A team of researchers from MIT have found a new way of separating water into hydrogen and oxygen at room temperature which is far more efficient than the currently used method. Currently, the electrolysis process requires a catalyst to separate the hydrogen from the oxygen, and platinum is the most commonly used catalyst. The problem is that platinum costs between $1700 and $2200 per ounce.
The new process uses deposits of cobalt and phospate on top of an electrode made of indium-tin-oxide, materials which are vastly cheaper. In addition, the use of cobalt and phospate allows the process to run under neutral pH conditions and requires relatively little electricity.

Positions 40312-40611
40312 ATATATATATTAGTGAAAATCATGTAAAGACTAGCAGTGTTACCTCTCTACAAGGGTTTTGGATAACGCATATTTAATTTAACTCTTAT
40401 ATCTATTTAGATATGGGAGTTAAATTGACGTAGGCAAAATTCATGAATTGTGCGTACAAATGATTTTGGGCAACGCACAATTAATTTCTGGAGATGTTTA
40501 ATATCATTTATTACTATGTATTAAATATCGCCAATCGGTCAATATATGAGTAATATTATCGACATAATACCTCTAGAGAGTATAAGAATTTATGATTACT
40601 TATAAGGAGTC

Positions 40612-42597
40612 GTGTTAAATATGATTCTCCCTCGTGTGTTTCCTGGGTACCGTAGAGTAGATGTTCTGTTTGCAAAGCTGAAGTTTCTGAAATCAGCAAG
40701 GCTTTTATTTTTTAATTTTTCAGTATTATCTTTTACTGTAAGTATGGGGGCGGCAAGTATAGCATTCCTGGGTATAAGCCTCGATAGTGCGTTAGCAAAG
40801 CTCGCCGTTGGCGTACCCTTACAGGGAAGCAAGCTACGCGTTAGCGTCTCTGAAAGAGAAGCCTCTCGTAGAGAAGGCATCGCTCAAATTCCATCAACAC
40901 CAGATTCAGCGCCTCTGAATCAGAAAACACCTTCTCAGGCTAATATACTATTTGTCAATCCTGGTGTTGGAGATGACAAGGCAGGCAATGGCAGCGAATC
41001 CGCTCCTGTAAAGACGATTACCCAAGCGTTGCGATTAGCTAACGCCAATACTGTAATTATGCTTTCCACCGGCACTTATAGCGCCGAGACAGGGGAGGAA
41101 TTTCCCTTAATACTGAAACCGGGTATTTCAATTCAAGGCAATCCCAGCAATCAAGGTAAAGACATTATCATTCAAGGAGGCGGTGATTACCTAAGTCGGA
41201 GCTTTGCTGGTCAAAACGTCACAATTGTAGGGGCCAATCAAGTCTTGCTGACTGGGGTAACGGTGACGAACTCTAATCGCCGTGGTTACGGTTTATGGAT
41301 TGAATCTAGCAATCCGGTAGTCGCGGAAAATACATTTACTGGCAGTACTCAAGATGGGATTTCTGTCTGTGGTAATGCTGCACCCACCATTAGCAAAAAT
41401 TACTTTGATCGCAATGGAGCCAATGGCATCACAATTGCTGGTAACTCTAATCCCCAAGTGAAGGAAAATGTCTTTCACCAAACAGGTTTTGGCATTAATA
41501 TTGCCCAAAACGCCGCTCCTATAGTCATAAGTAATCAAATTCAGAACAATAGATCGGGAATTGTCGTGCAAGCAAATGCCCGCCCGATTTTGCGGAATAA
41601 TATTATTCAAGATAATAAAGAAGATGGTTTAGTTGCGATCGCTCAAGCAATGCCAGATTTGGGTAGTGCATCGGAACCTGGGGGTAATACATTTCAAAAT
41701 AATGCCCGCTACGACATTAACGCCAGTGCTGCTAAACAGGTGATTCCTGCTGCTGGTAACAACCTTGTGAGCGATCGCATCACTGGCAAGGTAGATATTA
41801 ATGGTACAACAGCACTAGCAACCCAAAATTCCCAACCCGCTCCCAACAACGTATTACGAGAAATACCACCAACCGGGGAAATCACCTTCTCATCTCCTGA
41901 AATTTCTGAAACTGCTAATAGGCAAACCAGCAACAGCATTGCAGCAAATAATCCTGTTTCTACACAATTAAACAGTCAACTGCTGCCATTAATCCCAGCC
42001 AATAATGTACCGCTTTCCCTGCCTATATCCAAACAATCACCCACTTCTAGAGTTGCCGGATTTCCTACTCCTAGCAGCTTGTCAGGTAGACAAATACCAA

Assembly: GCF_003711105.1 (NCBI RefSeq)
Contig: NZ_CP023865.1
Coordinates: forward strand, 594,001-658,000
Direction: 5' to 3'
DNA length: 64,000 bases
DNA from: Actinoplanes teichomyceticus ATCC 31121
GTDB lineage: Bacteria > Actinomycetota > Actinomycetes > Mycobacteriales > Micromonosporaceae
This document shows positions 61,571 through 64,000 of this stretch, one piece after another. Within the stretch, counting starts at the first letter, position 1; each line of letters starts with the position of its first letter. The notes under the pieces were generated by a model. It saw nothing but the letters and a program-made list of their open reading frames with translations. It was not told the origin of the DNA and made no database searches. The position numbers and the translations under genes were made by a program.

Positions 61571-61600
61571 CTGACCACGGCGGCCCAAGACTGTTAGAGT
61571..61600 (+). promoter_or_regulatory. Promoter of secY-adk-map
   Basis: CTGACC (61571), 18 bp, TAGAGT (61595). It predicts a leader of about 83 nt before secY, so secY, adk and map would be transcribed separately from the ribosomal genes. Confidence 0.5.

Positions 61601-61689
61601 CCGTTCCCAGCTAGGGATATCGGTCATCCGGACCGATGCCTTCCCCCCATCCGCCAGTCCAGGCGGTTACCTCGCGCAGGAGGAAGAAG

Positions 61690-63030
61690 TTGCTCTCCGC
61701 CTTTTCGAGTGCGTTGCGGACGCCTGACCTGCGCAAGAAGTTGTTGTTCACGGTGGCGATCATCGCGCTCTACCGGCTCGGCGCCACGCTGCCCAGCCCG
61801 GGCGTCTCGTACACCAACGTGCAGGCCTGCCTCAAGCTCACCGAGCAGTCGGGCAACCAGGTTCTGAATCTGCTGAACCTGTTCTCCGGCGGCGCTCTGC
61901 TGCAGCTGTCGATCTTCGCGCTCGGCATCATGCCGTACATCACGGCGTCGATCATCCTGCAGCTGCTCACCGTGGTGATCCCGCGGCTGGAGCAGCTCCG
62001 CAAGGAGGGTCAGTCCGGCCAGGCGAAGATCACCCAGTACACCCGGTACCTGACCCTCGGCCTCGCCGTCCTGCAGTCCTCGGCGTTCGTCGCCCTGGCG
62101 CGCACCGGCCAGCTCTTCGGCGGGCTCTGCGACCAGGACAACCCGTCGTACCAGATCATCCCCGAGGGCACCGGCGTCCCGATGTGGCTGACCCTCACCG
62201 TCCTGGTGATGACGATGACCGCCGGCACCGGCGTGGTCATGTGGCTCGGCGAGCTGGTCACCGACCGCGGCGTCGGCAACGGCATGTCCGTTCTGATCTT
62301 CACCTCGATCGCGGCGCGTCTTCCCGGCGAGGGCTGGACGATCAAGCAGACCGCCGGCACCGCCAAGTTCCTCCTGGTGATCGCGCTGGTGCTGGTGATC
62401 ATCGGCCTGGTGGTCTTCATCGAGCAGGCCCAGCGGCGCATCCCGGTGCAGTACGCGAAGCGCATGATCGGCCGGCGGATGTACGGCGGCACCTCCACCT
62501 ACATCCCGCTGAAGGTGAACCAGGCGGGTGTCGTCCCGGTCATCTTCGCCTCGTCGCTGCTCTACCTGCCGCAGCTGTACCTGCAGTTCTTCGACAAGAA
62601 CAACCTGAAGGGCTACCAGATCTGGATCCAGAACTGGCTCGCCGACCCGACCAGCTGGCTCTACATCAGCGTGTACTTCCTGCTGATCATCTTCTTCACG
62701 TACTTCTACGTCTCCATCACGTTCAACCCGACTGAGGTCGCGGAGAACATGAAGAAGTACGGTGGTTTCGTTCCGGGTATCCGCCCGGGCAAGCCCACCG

The results of this could be fairly exciting and have a wide range of applications, starting with possibly being an enablement technology for a hydrogen-based economy. Of course, the hydrogen economy has a number of other hurdles to overcome (storage and transport come to mind), but as hydrogen and oxygen are also the components of rocket fuel, this could enable less expensive fuel for space launches. What's more, a water refinery on, for example, Mars would be able to create fuel for the return trip to Earth usinig solar power and water from the Martian surface. By not having to transport fuel for the return trip, the trip to Mars would become far more economical.